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5 PRACTICAL WAYS TO START SHOWING YOUR ARTWORK!

 

Abstract painting or sculpture really takes a certain kind of audience to appreciate the art being presented. Having a background in realism, I choose to go in a totally direction that allows me to be the artist I see myself being in the future. Abstract expressionism is my joy and passion. I want to combine the emotion portrayed in expressionism by using abstract forms and color!

With that being said, my passion is bold, bright, and ABSTRACT; to the plain eye might be overwhelming if you are not prepared. Small communities may enjoy my work, however, they don’t see the talent, creativity, and hard work. A small community sometimes is plagued with a small-mindedness that is hard to get rid of their love for landscapes (this is my personal exerience, not in all cases).

5 ways to start your art career and get out of your small town.

1) Display your artwork in Restaurants or cafes. This is crucial, so that you’ll get chances to learn more about the process of presenting your work. Not starting means not learning and not progressing. If by chance you sell some work, okay, but keep showing it anyway.

2) Don’t keep showing the same old stuff. Keep making more. (If you can’t make any more. Forget this artist thing.) Show the work that makes everybody else happy, of course. But show the stuff that makes you happy, too.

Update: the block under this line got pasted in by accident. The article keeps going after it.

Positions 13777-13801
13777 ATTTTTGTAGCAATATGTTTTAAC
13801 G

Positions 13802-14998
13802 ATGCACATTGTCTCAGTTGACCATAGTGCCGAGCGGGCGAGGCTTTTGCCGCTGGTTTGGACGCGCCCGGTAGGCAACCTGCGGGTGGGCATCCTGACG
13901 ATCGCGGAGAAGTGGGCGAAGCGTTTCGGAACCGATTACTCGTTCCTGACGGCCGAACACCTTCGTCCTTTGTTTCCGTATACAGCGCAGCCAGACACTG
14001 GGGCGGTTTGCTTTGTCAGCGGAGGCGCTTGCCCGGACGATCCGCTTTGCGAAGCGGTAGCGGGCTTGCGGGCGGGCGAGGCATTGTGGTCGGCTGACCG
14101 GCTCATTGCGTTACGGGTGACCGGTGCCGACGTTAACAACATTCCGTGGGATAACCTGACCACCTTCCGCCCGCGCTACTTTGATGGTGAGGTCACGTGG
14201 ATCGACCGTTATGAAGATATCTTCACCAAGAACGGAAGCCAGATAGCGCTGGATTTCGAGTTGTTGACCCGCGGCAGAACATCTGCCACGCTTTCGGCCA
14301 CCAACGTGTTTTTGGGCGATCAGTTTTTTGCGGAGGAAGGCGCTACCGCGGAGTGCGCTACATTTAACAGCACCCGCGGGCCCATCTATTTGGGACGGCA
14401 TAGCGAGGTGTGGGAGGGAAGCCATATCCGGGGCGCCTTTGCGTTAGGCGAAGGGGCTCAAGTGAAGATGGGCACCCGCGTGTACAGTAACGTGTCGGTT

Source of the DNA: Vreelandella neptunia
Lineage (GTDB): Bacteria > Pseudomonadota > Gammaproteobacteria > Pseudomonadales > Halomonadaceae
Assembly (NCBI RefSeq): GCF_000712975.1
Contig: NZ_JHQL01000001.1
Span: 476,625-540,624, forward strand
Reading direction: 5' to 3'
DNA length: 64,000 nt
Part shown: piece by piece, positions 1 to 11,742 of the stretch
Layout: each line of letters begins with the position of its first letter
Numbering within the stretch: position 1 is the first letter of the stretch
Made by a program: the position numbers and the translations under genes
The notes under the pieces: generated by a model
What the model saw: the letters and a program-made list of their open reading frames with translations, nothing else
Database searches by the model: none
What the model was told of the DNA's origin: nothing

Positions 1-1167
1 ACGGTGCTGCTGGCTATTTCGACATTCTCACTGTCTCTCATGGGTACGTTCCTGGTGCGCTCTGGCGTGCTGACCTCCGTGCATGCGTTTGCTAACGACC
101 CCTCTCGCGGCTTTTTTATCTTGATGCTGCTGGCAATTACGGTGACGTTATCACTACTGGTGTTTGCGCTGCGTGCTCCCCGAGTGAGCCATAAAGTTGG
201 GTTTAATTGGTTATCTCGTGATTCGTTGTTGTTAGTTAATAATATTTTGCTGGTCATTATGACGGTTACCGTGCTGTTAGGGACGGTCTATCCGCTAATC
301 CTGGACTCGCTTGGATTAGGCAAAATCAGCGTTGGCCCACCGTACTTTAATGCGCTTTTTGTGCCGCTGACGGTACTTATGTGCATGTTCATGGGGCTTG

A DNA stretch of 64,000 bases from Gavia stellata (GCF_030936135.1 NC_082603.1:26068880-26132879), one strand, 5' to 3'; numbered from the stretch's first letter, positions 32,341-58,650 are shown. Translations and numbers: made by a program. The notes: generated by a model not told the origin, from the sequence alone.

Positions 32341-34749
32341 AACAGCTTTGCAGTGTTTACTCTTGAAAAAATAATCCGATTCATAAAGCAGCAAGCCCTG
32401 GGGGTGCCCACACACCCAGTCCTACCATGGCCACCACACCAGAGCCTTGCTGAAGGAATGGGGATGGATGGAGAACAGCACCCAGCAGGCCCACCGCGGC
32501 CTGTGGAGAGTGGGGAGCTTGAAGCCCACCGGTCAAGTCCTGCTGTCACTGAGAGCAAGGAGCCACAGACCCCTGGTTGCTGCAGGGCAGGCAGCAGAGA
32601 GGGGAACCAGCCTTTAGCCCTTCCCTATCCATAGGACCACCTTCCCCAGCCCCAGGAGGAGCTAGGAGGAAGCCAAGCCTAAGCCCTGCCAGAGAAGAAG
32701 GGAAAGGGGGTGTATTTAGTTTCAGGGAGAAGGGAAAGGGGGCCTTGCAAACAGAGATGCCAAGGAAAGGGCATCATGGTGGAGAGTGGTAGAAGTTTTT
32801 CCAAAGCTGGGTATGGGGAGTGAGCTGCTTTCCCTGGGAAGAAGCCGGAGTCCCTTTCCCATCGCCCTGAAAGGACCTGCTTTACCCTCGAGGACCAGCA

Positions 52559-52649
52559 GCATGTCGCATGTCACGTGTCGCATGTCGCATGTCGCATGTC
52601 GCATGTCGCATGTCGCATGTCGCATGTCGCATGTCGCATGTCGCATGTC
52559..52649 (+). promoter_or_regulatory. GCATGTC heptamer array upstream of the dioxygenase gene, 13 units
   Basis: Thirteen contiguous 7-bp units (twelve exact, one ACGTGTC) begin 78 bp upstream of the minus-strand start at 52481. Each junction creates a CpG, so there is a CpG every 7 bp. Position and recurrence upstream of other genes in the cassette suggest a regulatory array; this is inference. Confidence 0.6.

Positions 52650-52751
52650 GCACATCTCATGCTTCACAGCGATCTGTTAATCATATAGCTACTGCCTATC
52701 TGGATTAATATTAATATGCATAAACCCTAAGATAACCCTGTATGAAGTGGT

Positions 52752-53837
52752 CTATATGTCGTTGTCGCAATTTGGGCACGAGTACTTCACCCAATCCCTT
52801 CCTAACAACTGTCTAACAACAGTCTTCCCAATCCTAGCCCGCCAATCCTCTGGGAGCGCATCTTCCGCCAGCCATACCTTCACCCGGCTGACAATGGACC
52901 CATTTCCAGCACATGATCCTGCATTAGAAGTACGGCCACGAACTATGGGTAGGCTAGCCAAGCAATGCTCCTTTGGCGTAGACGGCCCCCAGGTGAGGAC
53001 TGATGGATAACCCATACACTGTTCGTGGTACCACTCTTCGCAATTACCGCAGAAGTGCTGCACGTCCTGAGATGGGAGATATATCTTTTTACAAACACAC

3) Create a Website / Blog where your people can connect with you. Without that link some people may not be able to put in orders contact you about questions or concerns.

4) Find an Art Club to display your work (Pressure free environment to connect and network with the art community). Art Clubs tend to have cute names and too many rules. But for a lot of young artists (Young has nothing to do with age.), they’re a place to garner both people and art smarts. They provide exhibition opportunities and feedback, and they always need help mounting their shows — which experience can help you show yours, there and later.

5) Head for bigger city Art groups and Galleries. More people. More open minds. More art. More art spaces, more opportunities and more different ideas of what needs showing. Lots more people who like to look at art, think about art, talk about art, teach art and even make the stuff.

Especially show the work that scares you silly. That’s when you’re getting at your unique vision. Your craft. Your reason for making — and showing — art. The reason we are artists is to share our visions. Everybody’s vision is different. If nobody sees them, our visions go unshared. Nobody learns from us and our work.

Posted by Phillip Herrold on 11/27/13







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